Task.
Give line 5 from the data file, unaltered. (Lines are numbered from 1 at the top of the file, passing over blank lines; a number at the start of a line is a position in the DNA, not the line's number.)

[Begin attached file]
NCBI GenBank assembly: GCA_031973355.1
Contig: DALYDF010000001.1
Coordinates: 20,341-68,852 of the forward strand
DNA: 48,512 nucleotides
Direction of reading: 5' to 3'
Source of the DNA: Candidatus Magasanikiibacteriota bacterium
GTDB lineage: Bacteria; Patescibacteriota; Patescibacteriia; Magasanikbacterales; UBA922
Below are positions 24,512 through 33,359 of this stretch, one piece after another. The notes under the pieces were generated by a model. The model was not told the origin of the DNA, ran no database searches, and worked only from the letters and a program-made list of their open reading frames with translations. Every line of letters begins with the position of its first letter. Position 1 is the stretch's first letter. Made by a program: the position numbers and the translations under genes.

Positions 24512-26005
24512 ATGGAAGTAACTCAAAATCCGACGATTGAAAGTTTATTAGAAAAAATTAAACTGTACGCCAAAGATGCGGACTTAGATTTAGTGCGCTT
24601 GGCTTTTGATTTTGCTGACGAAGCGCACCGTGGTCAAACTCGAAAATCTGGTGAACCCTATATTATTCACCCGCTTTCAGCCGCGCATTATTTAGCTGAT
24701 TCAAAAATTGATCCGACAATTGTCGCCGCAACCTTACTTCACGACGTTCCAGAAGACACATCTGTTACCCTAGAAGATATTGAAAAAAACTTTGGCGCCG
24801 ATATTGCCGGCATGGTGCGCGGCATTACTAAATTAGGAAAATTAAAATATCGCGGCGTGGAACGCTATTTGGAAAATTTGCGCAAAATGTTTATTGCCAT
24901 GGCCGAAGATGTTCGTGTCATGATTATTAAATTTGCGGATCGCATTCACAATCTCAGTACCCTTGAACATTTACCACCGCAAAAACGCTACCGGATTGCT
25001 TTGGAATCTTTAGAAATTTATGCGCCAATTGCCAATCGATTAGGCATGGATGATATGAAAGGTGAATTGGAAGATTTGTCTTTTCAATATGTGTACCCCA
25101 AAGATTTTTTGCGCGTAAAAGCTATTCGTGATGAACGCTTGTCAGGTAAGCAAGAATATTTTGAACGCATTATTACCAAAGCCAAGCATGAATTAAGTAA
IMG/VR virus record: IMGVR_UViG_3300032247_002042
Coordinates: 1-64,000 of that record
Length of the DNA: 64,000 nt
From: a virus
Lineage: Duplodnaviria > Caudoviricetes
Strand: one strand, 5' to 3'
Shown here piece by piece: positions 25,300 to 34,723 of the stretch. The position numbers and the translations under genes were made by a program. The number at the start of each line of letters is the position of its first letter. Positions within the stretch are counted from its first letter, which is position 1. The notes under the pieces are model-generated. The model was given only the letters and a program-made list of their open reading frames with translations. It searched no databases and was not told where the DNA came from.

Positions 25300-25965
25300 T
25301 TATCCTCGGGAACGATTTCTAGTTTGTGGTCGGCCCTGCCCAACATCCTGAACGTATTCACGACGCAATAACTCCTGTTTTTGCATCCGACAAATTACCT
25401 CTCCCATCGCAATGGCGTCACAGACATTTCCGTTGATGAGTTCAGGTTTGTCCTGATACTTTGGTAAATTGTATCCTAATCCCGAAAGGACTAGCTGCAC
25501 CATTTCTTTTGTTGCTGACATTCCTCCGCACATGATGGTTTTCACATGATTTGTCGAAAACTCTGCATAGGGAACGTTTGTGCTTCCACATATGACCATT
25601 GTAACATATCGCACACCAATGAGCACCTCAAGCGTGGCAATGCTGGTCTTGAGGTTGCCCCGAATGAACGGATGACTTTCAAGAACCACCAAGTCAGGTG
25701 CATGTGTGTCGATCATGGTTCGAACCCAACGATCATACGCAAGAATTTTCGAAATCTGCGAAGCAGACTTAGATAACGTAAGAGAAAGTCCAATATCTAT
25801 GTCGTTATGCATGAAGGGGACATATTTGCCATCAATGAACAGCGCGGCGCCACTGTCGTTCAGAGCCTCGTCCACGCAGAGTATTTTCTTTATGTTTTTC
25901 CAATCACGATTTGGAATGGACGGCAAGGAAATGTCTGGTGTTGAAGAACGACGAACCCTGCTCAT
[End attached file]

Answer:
Direction of reading: 5' to 3'